Police call for more partnerships to end inequality
The overwhelming lesson coming from a three-year project to train police officers on how to deal with vulnerable groups in society, is that more partnerships are needed in order for the Jamaica Constabulary Force (JCF) to prioritise issues of gender based violence.
So said assistant commissioner of police at the National Police College of Jamaica, Norman Heywood, who told The Gleaner that the programme, which trained more than 50 police officers is well-needed. He disclosed that close to 40 per cent of the reports they receive on a daily basis has to do with gender-based violence. But with the severe resource constraints that the force battles with daily, more collaboration will be necessary to effectively deal with the issue.
"Frankly speaking, there are incidents that are treated with priority, and some incidents will outweigh some. We should be balancing everything, but the reality is that we can't balance with the limited resources that we have," he said following the graduation ceremony which took place at the Alhambra Inn in St Andrew.
"Let me put it frankly, we are stretched, we deal with everything, from a call in relation to a threat, to murder, and everything in between. What we need is partnership with support groups for us to do more referrals. It's just a small number of officers who are trained in how to deal with these issues. If we have more referral agencies, more partnerships, more places where after we take the initial report we can send persons, I think that would help a lot," Heywood told The Gleaner.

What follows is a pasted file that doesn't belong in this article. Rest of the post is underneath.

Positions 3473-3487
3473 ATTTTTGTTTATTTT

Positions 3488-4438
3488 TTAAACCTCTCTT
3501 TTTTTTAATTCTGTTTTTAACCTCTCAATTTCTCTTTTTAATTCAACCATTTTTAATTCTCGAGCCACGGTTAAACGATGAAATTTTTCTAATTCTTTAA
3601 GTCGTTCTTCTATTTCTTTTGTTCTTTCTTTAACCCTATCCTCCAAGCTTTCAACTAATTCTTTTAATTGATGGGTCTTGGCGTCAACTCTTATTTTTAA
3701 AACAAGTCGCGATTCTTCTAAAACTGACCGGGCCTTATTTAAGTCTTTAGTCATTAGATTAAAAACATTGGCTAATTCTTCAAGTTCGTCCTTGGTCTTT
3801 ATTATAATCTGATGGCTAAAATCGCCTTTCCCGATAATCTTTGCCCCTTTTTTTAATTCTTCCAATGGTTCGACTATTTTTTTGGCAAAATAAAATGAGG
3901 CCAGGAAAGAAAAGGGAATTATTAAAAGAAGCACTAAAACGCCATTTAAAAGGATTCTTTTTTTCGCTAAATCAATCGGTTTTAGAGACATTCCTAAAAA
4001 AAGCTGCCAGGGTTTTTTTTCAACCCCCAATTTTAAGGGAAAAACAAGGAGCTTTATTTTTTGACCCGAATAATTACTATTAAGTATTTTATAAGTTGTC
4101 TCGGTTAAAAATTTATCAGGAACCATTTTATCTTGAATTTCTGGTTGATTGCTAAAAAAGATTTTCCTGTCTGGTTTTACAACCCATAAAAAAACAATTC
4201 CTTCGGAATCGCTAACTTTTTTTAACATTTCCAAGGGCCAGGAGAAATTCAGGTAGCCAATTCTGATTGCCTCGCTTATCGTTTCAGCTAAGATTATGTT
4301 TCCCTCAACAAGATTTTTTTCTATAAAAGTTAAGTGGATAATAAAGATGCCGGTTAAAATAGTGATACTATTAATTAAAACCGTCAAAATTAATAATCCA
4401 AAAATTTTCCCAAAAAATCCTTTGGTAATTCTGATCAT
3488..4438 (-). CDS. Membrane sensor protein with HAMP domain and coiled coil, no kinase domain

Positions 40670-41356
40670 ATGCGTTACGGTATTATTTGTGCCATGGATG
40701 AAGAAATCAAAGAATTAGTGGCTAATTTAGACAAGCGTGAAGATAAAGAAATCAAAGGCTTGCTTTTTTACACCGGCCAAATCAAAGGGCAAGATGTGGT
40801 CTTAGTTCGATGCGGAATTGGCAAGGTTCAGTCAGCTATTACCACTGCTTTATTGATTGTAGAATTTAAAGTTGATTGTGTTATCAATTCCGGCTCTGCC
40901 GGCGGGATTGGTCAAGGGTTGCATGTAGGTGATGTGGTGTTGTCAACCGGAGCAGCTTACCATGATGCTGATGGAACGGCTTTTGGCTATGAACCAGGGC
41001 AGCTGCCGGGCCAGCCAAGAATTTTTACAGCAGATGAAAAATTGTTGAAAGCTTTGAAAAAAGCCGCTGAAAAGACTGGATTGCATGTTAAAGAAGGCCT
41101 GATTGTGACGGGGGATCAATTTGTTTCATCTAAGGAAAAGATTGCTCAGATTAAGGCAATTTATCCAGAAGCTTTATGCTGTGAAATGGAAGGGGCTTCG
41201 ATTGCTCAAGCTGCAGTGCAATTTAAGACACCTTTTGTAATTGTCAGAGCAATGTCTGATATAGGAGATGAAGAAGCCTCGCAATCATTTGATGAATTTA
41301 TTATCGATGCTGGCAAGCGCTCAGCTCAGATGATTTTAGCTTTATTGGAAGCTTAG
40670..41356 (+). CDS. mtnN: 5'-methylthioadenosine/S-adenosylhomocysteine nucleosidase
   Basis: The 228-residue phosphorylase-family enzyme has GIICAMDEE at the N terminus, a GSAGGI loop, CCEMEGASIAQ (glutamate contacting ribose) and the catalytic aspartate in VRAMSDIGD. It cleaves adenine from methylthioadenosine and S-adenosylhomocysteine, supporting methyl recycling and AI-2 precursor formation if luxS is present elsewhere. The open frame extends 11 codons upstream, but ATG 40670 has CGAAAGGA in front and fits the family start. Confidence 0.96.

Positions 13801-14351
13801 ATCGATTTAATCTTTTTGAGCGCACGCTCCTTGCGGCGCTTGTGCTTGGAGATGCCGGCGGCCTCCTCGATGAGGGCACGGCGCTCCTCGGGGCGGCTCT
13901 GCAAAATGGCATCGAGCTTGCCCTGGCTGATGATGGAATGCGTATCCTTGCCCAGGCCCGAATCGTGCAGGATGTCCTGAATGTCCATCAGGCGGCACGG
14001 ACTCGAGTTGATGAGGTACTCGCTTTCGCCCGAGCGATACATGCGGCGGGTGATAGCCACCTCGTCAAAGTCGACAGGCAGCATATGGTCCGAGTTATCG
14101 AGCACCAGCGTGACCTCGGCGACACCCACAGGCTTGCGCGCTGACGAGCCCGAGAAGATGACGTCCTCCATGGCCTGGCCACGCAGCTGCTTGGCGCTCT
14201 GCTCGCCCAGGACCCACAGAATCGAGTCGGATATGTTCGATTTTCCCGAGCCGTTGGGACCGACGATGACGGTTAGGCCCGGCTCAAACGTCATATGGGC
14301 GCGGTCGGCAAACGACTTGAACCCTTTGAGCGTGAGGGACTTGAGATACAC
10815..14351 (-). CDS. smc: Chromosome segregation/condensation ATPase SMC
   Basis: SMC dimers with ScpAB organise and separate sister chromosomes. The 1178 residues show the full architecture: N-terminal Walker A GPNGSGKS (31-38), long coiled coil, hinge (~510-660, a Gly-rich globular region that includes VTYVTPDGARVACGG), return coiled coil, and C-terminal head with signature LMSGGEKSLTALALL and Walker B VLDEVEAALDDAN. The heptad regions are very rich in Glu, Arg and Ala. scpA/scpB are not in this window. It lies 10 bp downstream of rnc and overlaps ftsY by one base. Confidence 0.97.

The police officer, however, sought to reassure that public that there will be tremendous improvement in how the force address issues that have to do with women, children and the lesbian, gay, bisexual and transgender community.
"Look forward to more quality service, that is spread across a wider diverse population. You can look forward to police officers being more aware of the different challenges, the different sectors in the society and eventually deal with these issues," he said.
"I'm seeing a JCF that is more embracing of diversity, dealing with everyone equally, to serve all. The culture has been an issue ... you have different sub-cultures, and the police are a product of the society ... and the police officers coming out of this would have demonstrated what they have learnt throughout the years. However workshops like these have created a space for learning and understanding and space for coming together of people from diverse background to impart knowledge."
Dr Carolyn Gomes from the Caribbean Vulnerable Communities Coalition (CVC) and Kandasi Walton-Levermore from the Jamaica AIDS Support for Life also gave remarks.
CVC and the Jamaica Aids Support for life are two of six partners implementing a project funded by the United Nations Trust Fund. The three-year project focuses on actions to reduce gender-based violence, particularly violence against women, lesbian, bisexual and transgender people, female sex workers, and women living with disabilities.